As reported in the Wall Street Journal, bankruptcy laws across Europe, particularly in France, Germany, Spain and Italy, are going through a makeover, and the model that is being used is Chapter 11 of the US Bankruptcy Code.  Until now, the vast majority of European insolvency cases ended in liquidation rather than with the company getting a fresh start.  European laws were cumbersome and punitive, especially to entrepreneurs.  As one restructuring lawyer puts it, “for the bulk of Europe, the only way to do a restructuring was to avoid insolvency proceedings (and do an out-of-court restructuring instead), while in the US, in order to get a restructuring done, you start off by going into Chapter 11.”

Why are the changes happening now?  For one, the high volume of distressed businesses in Europe has exposed holes in European bankruptcy laws.  Moreover, the changes seem to be preemptive in advance of the expected spike in bankruptcy cases as a result of the wave of debt refinancing that needs to take place in Europe over the next three years at a time when banks are struggling.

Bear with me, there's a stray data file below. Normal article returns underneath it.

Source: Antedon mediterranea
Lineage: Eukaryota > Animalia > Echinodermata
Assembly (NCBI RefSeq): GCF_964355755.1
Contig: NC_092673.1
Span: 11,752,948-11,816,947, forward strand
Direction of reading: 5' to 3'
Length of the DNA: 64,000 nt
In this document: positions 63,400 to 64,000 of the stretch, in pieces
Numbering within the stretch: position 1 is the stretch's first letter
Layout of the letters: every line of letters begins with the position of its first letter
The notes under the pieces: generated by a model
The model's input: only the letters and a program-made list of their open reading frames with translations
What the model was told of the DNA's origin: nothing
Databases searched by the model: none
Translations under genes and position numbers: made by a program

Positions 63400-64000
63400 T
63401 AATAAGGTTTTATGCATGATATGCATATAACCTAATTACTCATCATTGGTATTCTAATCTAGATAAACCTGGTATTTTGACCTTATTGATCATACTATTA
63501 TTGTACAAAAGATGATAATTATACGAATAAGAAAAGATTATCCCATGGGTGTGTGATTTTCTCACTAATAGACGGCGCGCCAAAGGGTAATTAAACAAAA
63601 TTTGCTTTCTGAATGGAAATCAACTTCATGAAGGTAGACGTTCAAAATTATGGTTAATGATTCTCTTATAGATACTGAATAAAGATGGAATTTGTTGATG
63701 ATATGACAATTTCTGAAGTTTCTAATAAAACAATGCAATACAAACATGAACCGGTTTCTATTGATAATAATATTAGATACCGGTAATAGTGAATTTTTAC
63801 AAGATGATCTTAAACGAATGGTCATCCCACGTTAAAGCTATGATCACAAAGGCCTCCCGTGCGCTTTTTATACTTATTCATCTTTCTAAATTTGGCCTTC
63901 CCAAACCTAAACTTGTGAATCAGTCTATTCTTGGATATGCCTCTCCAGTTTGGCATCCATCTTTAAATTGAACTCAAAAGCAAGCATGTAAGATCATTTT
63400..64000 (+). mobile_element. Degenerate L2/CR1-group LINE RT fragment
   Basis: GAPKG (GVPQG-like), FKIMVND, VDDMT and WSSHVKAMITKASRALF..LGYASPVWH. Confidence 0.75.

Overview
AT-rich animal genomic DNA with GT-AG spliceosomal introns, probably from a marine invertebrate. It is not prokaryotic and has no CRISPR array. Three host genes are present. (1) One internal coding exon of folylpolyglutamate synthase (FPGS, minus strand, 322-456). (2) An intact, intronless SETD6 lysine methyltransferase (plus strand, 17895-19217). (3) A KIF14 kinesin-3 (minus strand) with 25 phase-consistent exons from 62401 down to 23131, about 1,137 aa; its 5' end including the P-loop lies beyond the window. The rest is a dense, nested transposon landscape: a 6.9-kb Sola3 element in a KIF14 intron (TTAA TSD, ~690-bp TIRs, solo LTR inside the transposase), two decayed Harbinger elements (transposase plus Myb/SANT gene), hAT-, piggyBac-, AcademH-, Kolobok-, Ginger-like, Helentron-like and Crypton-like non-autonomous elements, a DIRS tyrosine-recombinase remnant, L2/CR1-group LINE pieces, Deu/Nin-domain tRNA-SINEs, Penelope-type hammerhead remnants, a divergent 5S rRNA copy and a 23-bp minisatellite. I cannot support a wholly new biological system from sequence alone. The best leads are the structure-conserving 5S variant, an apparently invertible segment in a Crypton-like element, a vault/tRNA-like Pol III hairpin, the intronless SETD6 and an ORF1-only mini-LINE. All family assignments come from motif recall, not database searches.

The changes in the laws are centered around importing elements of Chapter 11 previously unheard of in Europe – fresh financing, “cram downs” of debt restructuring on reluctant creditors, and debt-for-equity swaps that could open the door to new investors.  While these changes have resulted in an increase in filings already, there is still much more of a stigma about bankruptcy in Europe than there is in the US, and it may take a while before the concept of bankruptcy for the purpose of restructuring becomes as commonplace in Europe as it is here in the US for distressed companies.